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Epok Embarks on Data Security Drive

Data center security startup Epok today put its own spin on identity management by launching its flagship Trusted Data Exchange (TDX) product.

Epok is focused on technology that allows enterprises, service providers, and government agencies to share information with trusted third parties. The company's TDX software controls data exchange between different networks.

This works by creating network addresses for specific pieces of data and allowing users to assign policies to that data. The software can then be used to control and manage transactions carried out via Web services. TDX could, for example, be used by a telecom provider to manage the relationship between its subscribers and third-party ringtone or SMS vendors, according to Epok.

Epok touches on a hot topic: software and hardware enabling companies to control who accesses what. Startup Caymas Systems emerged from stealth today with a range of access gateways, and last week, Computer Associates International Inc. (CA) (NYSE: CA) stumped up $430 million to acquire identity management specialist Netegrity (see Startup Looks to Solve Identity Crisis and CA Nets Netegrity for $430M).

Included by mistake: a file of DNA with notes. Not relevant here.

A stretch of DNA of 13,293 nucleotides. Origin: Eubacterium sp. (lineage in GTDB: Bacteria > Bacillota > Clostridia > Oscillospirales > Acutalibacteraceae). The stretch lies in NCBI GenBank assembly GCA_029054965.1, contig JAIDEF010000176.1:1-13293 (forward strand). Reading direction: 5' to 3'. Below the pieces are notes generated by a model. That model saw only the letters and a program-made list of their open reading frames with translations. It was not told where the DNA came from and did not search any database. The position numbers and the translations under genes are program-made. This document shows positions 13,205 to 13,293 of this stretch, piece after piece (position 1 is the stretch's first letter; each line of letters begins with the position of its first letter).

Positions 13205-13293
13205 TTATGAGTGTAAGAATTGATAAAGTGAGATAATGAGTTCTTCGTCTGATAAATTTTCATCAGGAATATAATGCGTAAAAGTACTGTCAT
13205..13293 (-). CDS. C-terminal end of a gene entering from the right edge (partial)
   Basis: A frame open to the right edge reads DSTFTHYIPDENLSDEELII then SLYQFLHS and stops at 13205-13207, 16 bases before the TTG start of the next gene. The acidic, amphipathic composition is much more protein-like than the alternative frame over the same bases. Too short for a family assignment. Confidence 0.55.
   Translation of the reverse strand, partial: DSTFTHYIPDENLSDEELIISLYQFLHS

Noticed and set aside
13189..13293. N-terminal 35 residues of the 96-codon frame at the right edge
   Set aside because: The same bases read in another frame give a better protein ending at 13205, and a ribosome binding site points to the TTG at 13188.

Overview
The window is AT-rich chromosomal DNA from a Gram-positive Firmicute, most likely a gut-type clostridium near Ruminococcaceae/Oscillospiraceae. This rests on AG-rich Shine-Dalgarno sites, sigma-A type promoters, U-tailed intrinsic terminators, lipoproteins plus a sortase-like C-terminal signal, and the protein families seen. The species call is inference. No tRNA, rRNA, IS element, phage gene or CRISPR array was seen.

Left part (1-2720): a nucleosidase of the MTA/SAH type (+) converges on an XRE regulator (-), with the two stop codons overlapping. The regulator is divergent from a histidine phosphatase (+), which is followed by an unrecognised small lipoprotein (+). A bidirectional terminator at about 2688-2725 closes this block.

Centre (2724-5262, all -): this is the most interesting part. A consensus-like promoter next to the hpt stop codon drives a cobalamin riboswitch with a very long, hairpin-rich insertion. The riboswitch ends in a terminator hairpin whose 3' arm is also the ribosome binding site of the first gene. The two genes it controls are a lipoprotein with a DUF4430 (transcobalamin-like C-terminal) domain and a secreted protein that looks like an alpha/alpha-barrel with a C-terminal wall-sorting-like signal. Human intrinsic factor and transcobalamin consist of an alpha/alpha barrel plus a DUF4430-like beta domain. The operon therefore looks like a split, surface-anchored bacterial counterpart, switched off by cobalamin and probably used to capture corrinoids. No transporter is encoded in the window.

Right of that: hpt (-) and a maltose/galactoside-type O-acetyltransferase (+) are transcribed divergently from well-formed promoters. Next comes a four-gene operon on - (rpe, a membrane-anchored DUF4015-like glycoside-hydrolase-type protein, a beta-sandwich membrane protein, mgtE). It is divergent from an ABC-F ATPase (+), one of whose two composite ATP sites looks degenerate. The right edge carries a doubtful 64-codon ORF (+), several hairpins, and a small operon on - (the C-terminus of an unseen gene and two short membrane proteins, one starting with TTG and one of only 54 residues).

So, who are the people behind TDX and Epok? The company is the brainchild of CEO Ayman Hariri, the son of Lebanese Prime Minister Rafik Hariri, and his fellow Georgetown University grad Scott Birnbaum. The two college buddies founded Epok back in 2001 and two years later acquired the core technology behind TDX when the company bought fellow startup OneName Technology [ed. note: one better than NoName, presumably].

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